Home > Food > Food Places Will Not Comply With My Rigid Expectations

Food Places Will Not Comply With My Rigid Expectations

The last time I was inside a Round Table Pizza I noticed that they no longer had any actual round tables. This made me somewhat sad, and left me longing for the days when pizza parlors were weird, dark, and full of gimmicks. Round Table used to look like medieval dungeons on the inside, with dark rustic wooden booths, fake stone castle interior walls and, yes, round tables.

Shakey’s used to have live banjo players and weird hillbilly crap all over the place, and silent movies and a player piano. It was also: dark.

Straw Hat Pizza. I know they’re still around because I drive by one down by the day-old bread store every once in awhile. They used to actually wear straw hats, and show old-timey movies on the walls.

Pizza Hut was the place we’d go when we had a coupon, and then remember why we never went to Pizza Hut. I think there was never an actual restaurant; the pizza just issued forth from a hole in the ground somewhere, like a slow oil leak.

It wasn’t just the pizza places, which now all look uniformly food-service standard cheerful, with “subdued” track lighting and ferns and shit. And random geometric patterns on the wall so as not to offend anyone who might be put off by the sudden appearance of a pizza-obsessed Wizard.

Sizzler used to have freaking straw on the ground. And bull horns. And big meat diagrams, showing where all the meat parts on the cow you were about to eat were going to be located.

Dinner is served, sire

You stood in line to get meat at Sizzler, a long trough-like line where they made you look at slaughter implements and pictures of cow apprehension devices while you waited to order your dinner. You had a choice of meat and potato. If you asked for a salad they rolled their eyes and pegged you as queer, then pressed a special button on the cash register that authorized the cook to pee in your soup.

Then there was Taco Bell. There were no windows at Taco Bell. It was just a stone mission-shaped building, basically. You sat outside at round metal tables with metal umbrellas, and there were five things you could order, most of them burritos. If it was cold and windy outside: fuck you! How much do you think you’re paying for Taco Bell?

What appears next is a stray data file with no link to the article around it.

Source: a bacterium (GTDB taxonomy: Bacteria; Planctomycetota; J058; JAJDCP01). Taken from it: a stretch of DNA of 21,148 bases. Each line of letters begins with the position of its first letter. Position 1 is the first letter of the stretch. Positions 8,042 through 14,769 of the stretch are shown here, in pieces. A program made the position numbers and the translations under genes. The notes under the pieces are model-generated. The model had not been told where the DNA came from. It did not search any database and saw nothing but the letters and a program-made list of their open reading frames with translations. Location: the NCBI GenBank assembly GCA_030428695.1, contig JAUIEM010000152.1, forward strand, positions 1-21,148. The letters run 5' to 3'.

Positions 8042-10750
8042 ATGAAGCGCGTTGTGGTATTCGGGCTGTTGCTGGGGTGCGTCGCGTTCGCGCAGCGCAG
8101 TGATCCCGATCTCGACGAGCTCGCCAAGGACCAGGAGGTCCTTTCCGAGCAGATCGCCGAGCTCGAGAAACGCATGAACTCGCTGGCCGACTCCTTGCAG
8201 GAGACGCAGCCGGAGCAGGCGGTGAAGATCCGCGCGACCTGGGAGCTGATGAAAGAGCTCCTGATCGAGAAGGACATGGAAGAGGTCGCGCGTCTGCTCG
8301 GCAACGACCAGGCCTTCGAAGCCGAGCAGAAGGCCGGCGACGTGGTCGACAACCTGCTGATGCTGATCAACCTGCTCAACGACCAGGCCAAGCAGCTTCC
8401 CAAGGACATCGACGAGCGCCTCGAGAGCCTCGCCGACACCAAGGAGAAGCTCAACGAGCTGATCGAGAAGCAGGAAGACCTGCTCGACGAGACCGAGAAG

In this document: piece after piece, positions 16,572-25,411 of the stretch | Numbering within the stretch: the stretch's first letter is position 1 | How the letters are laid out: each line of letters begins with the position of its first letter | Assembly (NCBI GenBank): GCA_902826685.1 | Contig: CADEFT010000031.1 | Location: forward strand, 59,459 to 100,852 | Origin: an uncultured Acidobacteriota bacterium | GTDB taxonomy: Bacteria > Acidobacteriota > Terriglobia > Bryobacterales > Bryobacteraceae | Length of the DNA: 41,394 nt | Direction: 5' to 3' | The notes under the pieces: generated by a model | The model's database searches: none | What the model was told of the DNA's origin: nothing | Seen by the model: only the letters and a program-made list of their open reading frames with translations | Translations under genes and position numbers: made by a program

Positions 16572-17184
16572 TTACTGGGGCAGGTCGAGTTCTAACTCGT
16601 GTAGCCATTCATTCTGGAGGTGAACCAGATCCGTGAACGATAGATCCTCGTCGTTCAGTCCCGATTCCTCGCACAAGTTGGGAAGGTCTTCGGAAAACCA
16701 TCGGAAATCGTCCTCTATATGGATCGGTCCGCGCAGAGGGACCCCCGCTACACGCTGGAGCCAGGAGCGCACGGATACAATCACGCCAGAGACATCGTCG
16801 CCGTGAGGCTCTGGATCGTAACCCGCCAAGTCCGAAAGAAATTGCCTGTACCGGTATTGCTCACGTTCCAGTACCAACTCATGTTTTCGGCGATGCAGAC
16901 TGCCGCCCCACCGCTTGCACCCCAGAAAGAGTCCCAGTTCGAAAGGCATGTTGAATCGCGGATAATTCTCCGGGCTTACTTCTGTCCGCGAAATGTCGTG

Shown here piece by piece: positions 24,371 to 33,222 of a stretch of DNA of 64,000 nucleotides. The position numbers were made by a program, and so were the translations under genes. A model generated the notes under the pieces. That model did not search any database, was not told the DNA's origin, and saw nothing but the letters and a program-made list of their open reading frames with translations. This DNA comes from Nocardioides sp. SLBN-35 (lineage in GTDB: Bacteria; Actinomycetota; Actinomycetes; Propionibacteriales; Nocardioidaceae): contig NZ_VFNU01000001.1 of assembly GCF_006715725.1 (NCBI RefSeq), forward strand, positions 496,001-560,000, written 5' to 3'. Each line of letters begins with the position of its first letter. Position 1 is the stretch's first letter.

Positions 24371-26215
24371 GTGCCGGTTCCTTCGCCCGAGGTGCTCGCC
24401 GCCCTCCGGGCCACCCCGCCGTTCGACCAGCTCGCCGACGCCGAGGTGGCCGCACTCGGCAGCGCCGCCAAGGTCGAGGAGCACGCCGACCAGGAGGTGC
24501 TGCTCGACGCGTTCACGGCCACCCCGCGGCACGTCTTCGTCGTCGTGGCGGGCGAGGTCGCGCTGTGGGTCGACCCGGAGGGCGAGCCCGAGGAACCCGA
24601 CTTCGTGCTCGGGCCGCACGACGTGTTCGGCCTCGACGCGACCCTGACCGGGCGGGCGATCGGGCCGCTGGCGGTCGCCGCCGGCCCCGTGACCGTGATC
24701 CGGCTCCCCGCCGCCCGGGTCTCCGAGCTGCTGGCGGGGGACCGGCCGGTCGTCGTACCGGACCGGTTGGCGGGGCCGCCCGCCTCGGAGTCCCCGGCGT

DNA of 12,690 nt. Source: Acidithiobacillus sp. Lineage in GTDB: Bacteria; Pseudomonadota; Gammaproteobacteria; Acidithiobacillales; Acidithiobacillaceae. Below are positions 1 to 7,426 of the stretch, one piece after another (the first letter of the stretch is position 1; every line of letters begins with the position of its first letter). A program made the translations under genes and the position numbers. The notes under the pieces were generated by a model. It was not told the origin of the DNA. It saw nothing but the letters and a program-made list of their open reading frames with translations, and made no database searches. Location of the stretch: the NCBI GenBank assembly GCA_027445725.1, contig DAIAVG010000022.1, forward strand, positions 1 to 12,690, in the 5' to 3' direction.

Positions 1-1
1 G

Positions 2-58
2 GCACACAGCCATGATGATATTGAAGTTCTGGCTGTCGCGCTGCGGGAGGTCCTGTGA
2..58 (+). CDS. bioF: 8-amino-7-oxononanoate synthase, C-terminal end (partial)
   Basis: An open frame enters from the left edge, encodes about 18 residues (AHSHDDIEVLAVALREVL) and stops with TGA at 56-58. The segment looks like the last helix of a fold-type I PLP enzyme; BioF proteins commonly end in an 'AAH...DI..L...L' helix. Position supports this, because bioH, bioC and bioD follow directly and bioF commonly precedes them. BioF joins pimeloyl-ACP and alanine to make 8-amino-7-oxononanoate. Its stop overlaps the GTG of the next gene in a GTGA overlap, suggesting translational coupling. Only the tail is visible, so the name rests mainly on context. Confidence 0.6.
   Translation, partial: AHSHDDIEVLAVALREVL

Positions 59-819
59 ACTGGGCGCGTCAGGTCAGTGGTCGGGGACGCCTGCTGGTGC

McDonald’s was basically the same. The last time McDonald’s really added anything new to the McDonald’s Experience was in 1967, when Ray Kroc invented napkins. Well, and the playground thing, but we don’t go in there because kids poop in the ball pits.

Arby’s was basically just a cowboy hat-shaped shack with a big meat-carving machine right behind the counter. You ordered a big pile of shaved meat on a bun, and you got it. They might have even gone straight to the machine and carved that shit up right in front of you while you waited. Like Sizzler, the secret was the simplicity. I think Arby’s now has more than 400 menu items, only about six of them involving shaved meat. Also you have to talk to a robot to order your food.

Jack-in-the-Box might be the weirdest food industry makeover of them all. It used to be literally a giant box. With a clown head outside. You talked into the clown’s mouth to order your food. The menu was more or less the same, but there was nothing about a Jack-in-the-Box restaurant that wasn’t a cheap, uncaring imitation of a better fast-food franchise. Even the kids toys were crappy knockoffs of McDonald’s toys, right down to the characters: Mayor McCheese became the Burgermeister at Jack’s; there was an onion ring guy instead of a french fries guy, and there was also some sort of Hamburglar doppelganger. I owned them all at one point.